Every generation struggles towards a certain self-understanding as its members move from immaturity to adulthood and walk through the trials of growing, thinking, discovering, and confronting responsibility. This path of maturation cannot be trod by a substitute, nor can it be avoided through deliberate torpidity—time marches onward and compels all men to move forward whether they like to or not. However, the solitary activity of growing up and growing old need not be performed in isolation. Travelers further along the path leave messages and instructions for those who follow, and many times they set an example worthy of imitation. It is in this regard that George Santayana’s famous dictum, “Those who cannot learn from history are doomed to repeat it,” is a lure and a goad to study the course of human events.
Consider, then, the example of Rome—a great civilization and one of considerable importance to all Western societies. The Roman Empire covered vast tracts of land, assimilated countless cultures and languages, dominated world affairs for hundreds of years, and fell with a reverberating crash, hollowed out by greed, lust, and vice. The reasons offered for the fall of Rome are varied, and often reflect the prejudices of succeeding cultures. However, when the analysis of the degeneration of the Roman Empire is shared by two men who have little in common but their Roman citizenship, it may be worth sitting up and taking note.
Gaius Sallustius Crispus, whose mother most likely affectionately called “Sallust” (apparently the name stuck), is considered the first Roman historian due to his attempt to interpret rather than simply chronicle historical events. Born in 86 B.C., he lived to be a friend of Julius Caesar and wrote a Histories of the Roman people that was heavily relied upon by St. Augustine in his analysis of the fall of the Roman Empire.
Augustine, writing at the end of the Roman era and minutely examining its history, shares little in common with Sallust other than Roman citizenship. Where Sallust claims, “Justice and goodness prevailed among [the first Romans] as much be nature as by law,” Augustine sees ambition fed by lust for power and fame. Sallust wrote his Histories in order to defend Rome and promote action that would restore her peace and prosperity and paints a glowing portrait of Roman virture. Augustine penned his City of God in defense of Christianity, criticizing the immorality and incontinence of Rome.
However, both men agree upon the basic cause of Roman greatness: Fear.
In his explanation of the cause of Rome’s great expansion after the expulsion of her kings and the rise of the consuls, Sallust states, “The rule of equitable and moderate law lasted, after the banishment of the kings, only until the fear of Tarquin and the grievous war with Etruria were ended.” Once the fear dissipated, oppression and injustice were the norm, to be checked only by the need for unity in the face of a common enemy during the second Punic War. Similarly, Augustine acknowledges the unifying power of fear and traces the fall of Rome to the inequity, immoderation, and various vices that arose once fear was removed.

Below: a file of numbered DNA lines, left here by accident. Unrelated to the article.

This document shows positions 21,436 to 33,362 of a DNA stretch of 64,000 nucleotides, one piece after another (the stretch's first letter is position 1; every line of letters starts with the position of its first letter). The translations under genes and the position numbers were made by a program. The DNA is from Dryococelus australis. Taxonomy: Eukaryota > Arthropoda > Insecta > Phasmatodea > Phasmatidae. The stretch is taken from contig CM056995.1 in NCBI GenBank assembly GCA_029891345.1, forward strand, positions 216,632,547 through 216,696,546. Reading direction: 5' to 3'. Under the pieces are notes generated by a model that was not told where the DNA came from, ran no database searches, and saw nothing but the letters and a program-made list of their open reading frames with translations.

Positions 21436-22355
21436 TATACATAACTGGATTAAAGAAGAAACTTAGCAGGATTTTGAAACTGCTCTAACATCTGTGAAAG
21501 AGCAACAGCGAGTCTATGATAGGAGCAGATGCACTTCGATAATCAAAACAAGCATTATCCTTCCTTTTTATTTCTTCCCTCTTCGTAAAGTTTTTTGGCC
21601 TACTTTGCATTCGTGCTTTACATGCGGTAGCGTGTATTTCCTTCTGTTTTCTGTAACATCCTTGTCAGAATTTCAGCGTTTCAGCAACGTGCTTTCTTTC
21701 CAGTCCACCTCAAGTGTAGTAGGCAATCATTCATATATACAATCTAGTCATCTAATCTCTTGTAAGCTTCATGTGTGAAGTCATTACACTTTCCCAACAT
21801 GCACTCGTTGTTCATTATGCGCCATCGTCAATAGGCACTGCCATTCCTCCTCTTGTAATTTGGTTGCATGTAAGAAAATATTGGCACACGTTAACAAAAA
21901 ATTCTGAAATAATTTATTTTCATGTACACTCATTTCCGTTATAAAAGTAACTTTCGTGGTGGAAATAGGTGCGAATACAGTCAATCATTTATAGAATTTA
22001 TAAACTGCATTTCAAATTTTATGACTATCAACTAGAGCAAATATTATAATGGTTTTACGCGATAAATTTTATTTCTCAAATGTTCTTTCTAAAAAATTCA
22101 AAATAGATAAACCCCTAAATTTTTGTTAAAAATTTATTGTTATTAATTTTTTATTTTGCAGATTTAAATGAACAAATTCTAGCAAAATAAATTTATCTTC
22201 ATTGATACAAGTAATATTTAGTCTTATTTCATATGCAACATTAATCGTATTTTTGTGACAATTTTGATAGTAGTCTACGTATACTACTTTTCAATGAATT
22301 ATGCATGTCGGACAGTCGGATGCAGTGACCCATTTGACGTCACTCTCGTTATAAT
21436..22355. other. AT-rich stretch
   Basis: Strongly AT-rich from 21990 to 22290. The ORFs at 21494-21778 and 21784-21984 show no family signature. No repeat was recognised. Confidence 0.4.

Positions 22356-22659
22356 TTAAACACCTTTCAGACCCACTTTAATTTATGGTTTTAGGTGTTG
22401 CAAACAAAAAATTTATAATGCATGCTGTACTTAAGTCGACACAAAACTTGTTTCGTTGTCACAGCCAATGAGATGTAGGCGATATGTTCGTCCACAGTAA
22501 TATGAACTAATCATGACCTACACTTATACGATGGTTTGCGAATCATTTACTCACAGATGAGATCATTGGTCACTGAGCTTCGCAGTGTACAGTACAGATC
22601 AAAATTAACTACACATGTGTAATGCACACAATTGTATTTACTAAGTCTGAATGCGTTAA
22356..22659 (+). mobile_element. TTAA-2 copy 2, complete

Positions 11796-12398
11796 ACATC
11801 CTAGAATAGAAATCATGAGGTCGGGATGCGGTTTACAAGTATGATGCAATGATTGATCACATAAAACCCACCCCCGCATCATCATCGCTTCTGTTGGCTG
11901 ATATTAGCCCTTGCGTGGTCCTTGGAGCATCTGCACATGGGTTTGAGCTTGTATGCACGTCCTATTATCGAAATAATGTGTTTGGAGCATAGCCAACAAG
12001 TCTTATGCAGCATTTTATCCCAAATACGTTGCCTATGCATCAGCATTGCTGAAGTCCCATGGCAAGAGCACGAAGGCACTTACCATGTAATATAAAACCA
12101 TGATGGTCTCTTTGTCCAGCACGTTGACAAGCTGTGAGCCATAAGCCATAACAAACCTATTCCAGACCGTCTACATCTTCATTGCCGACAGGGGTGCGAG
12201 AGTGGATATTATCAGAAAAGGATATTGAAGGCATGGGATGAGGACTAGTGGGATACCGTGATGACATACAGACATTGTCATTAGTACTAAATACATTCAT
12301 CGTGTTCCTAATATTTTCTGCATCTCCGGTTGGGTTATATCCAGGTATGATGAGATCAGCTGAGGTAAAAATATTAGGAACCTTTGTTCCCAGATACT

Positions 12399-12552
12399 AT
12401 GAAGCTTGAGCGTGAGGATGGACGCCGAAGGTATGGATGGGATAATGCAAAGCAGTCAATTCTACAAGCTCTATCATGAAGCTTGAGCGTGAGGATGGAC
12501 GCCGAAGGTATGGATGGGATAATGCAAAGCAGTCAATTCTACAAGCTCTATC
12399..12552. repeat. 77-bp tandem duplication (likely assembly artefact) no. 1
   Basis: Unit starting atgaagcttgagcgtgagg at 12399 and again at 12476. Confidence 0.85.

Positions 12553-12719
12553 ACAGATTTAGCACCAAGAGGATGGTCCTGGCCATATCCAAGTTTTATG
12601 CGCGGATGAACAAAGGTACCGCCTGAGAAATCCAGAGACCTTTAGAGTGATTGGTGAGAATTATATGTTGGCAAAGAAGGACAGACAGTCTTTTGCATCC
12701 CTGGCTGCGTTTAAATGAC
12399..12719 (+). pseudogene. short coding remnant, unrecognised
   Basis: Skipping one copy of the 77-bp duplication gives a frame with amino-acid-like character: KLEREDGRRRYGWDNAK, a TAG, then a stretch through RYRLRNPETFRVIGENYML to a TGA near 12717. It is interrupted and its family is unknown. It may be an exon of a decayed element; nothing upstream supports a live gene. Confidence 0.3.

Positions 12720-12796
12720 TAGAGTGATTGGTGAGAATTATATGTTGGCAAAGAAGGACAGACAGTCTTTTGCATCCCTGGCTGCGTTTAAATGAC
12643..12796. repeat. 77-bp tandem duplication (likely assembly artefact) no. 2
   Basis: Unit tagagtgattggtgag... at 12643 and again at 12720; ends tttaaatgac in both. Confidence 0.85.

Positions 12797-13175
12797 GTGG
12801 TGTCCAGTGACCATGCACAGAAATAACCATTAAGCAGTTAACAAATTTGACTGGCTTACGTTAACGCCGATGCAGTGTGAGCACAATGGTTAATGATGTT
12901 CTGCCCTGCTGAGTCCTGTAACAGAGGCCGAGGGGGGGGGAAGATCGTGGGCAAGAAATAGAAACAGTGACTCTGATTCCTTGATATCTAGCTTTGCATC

If two men who disagree on almost every point can agree that fear has great power to constrain men and vice, it may be worth taking heed to the warning latent in this analysis of Rome.
If fear gives rise to unity, and unity is necessary to the growth and flourishing of a civilization, then America and the West ought to be inextricably united against the fear of terrorism and growing into a vast, powerful, virtuous and exemplary civilization. But this is not the case and the implications are profound.
Americans briefly united in common cause following the devastating attack on September 11, 2001. Banners flew, flags were visible in windows, hanging from porches, snapping from windows of cars zipping down the interstate, and plastered on bumpers, telephone poles, and t-shirts. Since the initial movement towards unity, however, America has become woefully disunited. Opinion polls reflect an increase in polarized politics with a large portion of Republicans demonizing Obama and the Left, and an equally large share of Democrats returning the favor with gusto. Every issue is turned into a politically divisive issue by pundits on both sides and those few politicians who strive for bipartisan cooperation and moderation are villainized by the Left and the Right. The past two elections were both won on the popular level by slim margins, and states continue to remain split in their constituencies. The presence of such radical disunity and polarization in the face of the terrorist threat is unsettling.
Are American differences so radical, so deeply divisive, so irreconcilable that even the presence of a common enemy cannot motivate unity? I’m not sure. It may be that there are other forces driving the disunity, or at least the apparent disunity, that need be examined. However, if fear is not motivating America to unite and establish security and protect her position in the world, what will? If Sallust and Augustine are correct, the end may be at hand. I’m hoping that a fear of our foolhardy fearlessness might do the trick.